US Transportation Secretary says Tesla shouldn’t call it Autopilot because the software requires driver attention

Tesla’s decision to call its driver-assist software Autopilot has been the topic of conversation for years, with many saying it is misleading because it doesn’t make the car fully autonomous. The latest to echo that sentiment is US Transportation Secretary Pete Buttigieg.

In an interview with the Associated Press on Thursday Buttigieg, the top U.S. transportation official, expressed his concern with the name and said it shouldn’t be called Autopilot because the vehicles are not capable of driving themselves and still require the driver to be attentive.

“I don’t think that something should be called, for example, an Autopilot, when the fine print says you need to have your hands on the wheel and eyes on the road at all times,” Buttigieg said.

This is not the first time Autopilot’s name and the requirement for drivers to remain attentive has been called into question, even though the actual definition of Autopilot, which comes from the aviation industry, makes no mention of such a requirement.

In 2019 Tesla faced a lawsuit in Germany from the consumer protection agency Wettbewerbszentrale, which claimed Tesla’s use of the term Autopilot was misleading. Tesla ended up losing that case after a court in Munich agreed that the term was misleading for the average buyer, with the court banning Tesla from using certain phrases that contain the word “Autopilot” or autonomous driving functions in its advertising materials.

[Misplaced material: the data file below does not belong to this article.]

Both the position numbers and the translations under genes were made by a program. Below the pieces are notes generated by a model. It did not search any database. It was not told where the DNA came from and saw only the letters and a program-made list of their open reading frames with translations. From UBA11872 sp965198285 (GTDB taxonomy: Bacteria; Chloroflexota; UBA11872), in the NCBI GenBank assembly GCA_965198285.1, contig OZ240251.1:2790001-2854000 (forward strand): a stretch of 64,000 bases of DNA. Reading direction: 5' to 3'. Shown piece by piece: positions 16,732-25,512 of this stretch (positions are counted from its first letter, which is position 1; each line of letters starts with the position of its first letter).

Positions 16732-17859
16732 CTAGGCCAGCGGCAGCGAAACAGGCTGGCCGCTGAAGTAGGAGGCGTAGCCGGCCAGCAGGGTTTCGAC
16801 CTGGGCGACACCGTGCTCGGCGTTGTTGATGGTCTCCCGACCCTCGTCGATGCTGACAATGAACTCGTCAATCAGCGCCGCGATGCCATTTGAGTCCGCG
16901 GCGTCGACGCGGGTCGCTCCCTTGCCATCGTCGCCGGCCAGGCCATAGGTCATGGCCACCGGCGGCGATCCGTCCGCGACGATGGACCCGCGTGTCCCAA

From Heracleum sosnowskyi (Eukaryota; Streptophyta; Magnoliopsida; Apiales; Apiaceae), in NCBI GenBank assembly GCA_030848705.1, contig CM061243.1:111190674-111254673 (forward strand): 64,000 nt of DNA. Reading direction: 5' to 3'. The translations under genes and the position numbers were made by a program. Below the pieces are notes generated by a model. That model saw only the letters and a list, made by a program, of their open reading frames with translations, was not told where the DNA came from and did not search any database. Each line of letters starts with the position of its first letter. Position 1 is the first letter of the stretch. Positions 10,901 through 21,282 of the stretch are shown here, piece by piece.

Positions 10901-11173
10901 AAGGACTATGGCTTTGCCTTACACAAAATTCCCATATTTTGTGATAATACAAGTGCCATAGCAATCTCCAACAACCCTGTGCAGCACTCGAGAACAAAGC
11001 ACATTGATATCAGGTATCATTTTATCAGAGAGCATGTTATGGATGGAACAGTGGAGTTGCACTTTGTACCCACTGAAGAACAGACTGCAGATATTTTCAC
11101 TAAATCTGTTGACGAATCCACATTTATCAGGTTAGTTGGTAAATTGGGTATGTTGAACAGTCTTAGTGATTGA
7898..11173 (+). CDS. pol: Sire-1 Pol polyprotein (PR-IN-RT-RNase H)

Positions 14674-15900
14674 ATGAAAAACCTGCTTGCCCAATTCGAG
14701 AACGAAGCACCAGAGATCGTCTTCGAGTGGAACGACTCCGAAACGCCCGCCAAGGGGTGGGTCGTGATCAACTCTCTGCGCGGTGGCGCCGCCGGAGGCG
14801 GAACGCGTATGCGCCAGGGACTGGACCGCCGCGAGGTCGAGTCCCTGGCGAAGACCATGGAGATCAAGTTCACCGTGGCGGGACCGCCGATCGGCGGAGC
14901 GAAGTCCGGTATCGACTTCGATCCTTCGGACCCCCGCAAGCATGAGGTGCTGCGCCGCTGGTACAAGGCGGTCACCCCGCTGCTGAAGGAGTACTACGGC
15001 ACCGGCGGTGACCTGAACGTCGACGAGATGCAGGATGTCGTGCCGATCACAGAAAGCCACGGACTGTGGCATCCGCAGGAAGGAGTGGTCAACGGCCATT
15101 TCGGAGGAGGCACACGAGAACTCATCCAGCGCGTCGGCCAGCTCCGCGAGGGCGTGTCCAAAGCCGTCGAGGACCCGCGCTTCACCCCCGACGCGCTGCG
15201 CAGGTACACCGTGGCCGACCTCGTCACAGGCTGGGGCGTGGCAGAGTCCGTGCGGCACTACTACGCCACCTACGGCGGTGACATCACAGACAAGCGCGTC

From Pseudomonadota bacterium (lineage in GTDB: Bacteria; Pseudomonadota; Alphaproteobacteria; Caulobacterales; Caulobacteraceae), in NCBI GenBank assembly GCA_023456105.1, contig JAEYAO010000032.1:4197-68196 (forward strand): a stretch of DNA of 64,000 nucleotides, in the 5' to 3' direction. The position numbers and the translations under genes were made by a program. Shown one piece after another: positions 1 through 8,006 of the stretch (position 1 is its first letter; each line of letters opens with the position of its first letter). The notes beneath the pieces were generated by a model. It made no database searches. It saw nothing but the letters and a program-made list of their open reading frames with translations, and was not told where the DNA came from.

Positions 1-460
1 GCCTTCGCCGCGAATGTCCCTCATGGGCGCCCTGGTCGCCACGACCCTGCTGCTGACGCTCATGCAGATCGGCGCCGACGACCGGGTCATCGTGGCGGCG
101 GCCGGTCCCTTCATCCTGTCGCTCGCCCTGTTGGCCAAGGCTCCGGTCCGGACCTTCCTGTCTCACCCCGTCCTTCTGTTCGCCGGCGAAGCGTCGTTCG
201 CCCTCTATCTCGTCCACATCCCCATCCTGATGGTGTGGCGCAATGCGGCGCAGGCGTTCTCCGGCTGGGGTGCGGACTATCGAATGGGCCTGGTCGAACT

Tesla did end up changing their terminology in Germany while appealing the decision, a case which was finally decided in Tesla’s favour last year, giving them the go ahead to use the words “Autopilot” and “Full Self-Driving” in marketing

Elon Musk was not happy with the initial decision, saying on Twitter that the name was borrowed from the aviation term, the definition of which still requires pilots and the software only assists them in doing their job, just like Autopilot.

Buttigieg isn’t along in his concerns about the term Autopilot. Last year the California Department of Motor Vehicles (DMV) submitted a pair of complaints about Tesla’s advertising to the Office of Administrative Hearings accusing Tesla of misrepresenting Autopilot and Full Self-Driving features. There has been no decision yet on that case.

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